Family Fostering Partners uses cookies and analytical tracking in order to improve your experience on our website. Please provide consent for this process by clicking the consent button below. You can opt-out at any time by visiting

How to become a foster carer?

  • Becoming a carer is a huge decision, but it is one that can change your life for the better!
  • Family Fostering Partners are here to support you throughout the entire application.
  • Anyone can foster, you just need to fit a few criteria and be happy and willing to commit to the role!

Becoming a carer is not as daunting as it may first appear.

Choosing to foster is a huge step in your life, and one not to be taken lightly. That being said, do not let fear about the process of becoming a foster carer stop you from beginning a rewarding and life-changing career!

To become an approved foster parent, you and your family will need to be assessed by Family Fostering Partners to confirm your suitability, and this usually takes between three to four months.

The assessment process involves lots of discussions and a detailed look at your life, background, social circumstance, personality and skills. It is really important to us that all of our carers are suited to the job and that we feel confident in their ability to look after children in need. Oftentimes, children who come into care have had troubling experiences, a foster home may be the first time they feel safe, secure and happy. That’s why we want to make sure each of our carers are a good fit for the role at hand. Do not let this worry you, a Family Fostering Partners link worker will be there to support you throughout the entire application process, from initial enquiry through to your first placement and beyond.

When you apply to become a foster parent, we will need to carry out a few background checks:

  • After getting your consent, we will undertake checks on you and your family with the Disclosure and Barring Service, with Local Authorities and with other agencies
  • We will pay for you to have a full medical check-up with your GP
  • We will take up references from other non-family members who can tell us about your suitability to become a foster carer

During the assessment process, you will be asked to attend our three-day ‘Skills to Foster’ training course, which will be provided at a venue near to your home. For many people, returning to learning can feel very strange and a little frightening, but we make it welcoming and fun and most people find that they enjoy it far more than they ever expected! This short training course will allow you to get a feel for what fostering will be like, help you to develop some core skills and allow you time to ask any questions you may have been wondering about.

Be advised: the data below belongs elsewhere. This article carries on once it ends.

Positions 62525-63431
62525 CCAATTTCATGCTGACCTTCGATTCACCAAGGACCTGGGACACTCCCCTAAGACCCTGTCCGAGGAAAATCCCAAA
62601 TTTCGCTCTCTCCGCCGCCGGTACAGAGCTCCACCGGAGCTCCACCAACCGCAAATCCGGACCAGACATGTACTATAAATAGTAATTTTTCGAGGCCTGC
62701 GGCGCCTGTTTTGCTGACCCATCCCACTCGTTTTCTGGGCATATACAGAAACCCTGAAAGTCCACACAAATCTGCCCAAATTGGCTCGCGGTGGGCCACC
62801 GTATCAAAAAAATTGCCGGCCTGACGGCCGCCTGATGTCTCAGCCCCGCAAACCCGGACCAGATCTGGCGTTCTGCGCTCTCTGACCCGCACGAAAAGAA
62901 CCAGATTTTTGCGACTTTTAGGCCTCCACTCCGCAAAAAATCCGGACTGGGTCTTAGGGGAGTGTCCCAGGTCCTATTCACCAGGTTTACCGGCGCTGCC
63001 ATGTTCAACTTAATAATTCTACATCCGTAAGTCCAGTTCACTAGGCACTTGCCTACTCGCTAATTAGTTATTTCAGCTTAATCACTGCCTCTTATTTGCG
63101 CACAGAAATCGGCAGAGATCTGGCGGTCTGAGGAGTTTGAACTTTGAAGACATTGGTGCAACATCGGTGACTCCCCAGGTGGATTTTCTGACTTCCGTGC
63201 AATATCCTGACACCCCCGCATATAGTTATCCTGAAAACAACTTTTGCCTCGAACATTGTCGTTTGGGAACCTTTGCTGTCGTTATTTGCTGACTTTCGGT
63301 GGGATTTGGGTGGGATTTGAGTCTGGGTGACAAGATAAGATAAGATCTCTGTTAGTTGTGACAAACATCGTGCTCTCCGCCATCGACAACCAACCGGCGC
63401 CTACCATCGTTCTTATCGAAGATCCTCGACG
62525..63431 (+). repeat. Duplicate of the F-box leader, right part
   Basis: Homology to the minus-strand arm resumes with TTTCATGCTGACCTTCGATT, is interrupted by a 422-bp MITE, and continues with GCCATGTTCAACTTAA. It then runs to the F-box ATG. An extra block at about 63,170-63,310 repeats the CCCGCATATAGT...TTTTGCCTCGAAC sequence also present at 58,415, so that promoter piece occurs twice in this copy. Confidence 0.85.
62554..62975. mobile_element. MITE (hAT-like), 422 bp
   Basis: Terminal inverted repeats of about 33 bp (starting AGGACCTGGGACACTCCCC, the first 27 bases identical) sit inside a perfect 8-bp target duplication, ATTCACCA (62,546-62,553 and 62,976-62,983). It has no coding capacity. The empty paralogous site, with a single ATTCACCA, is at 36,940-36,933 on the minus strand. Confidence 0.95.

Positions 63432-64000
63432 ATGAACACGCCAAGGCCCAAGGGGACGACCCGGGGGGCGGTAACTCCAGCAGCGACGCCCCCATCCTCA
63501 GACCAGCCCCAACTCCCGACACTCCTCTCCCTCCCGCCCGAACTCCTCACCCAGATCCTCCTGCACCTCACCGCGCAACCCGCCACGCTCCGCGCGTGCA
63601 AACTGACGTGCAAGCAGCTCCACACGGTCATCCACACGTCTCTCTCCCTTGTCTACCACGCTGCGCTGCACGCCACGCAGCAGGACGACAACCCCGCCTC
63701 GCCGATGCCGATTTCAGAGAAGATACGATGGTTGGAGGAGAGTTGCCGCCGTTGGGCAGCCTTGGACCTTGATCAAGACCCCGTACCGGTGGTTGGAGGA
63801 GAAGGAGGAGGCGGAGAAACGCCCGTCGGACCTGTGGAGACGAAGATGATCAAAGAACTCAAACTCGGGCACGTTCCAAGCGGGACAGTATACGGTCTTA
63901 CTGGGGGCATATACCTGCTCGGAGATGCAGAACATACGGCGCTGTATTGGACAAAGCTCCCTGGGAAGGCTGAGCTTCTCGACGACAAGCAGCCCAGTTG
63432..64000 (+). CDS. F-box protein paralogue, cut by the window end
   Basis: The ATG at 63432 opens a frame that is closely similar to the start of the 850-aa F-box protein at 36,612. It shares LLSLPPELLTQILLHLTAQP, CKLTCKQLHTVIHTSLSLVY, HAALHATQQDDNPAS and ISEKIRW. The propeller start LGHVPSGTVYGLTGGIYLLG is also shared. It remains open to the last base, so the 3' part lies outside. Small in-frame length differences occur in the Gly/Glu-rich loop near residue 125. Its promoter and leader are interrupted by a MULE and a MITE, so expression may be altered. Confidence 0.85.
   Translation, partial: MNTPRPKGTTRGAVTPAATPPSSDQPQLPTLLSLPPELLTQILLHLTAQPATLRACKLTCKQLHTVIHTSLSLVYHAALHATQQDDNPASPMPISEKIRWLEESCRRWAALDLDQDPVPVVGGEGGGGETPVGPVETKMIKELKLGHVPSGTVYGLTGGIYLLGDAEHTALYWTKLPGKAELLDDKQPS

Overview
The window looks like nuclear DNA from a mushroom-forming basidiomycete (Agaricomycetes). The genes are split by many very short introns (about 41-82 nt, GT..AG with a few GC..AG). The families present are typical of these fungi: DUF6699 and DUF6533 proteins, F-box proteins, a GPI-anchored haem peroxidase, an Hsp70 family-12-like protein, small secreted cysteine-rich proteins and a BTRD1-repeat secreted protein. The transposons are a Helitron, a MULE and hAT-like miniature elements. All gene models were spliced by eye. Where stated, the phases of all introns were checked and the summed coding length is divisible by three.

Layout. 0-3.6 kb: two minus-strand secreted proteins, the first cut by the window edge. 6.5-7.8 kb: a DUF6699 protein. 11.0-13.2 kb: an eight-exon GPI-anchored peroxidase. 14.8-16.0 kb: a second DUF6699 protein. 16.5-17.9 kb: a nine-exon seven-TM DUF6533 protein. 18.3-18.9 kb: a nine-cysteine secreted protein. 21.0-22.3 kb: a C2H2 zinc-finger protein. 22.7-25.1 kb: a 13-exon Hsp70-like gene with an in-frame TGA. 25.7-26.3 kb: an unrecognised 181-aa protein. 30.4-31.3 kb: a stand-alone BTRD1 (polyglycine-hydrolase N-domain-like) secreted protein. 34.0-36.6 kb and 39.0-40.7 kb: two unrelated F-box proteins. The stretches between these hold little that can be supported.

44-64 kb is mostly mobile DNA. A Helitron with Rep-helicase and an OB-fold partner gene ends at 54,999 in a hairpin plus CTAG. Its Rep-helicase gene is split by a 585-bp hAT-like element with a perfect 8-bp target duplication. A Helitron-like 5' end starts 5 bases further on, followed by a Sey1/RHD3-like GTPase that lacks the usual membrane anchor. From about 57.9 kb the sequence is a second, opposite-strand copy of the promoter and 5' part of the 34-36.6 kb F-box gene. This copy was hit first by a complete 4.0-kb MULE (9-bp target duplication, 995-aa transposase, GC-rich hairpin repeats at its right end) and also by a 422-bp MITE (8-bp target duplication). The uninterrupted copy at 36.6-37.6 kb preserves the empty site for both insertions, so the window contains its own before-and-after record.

Throughout the process, your link worker from Family Fostering Partners will visit you and your family regularly to collect information for an assessment report, which when completed, will be presented to our Fostering Panel. The assessment covers your suitability to foster as well as home checks. When this is complete, you will be invited to attend the Fostering Panel.

The panel is the final stage of your journey to becoming a foster carer. All information is presented to the panel and members of the panel will take this opportunity to ask you a few questions about yourself and application.

We appreciate that this process may sound nerve-wracking, but we promise you that it won’t be as scary as it first appears. Who knows, you may even enjoy the assessment!

Once you’ve completed the assessment and have been approved as a foster parent for Family Fostering Partners, we will work with you to match your skills and placement preference to a child’s needs.

Thinking about fostering?

If you would like to find out more about fostering or
Family Fostering Partners, please complete the short form below.

What's new at

Family Fostering Partners?

Parent and Child Fostering is a career like no other

A mother and baby foster placement is a specialist type of fostering where parent, typically a mother and baby, often a young mother and newborn baby, comes to stay with you for between four and six months. The parent will need some extra help and advice to show that they…

read more

Fostering Information for Prospective Carers

If you’re new to fostering and taking the first steps to research and find out more about foster care, it can feel quite daunting. There is tons of information out there and it can be hard to know where to start. Becoming a foster carer is an important decision and…

read more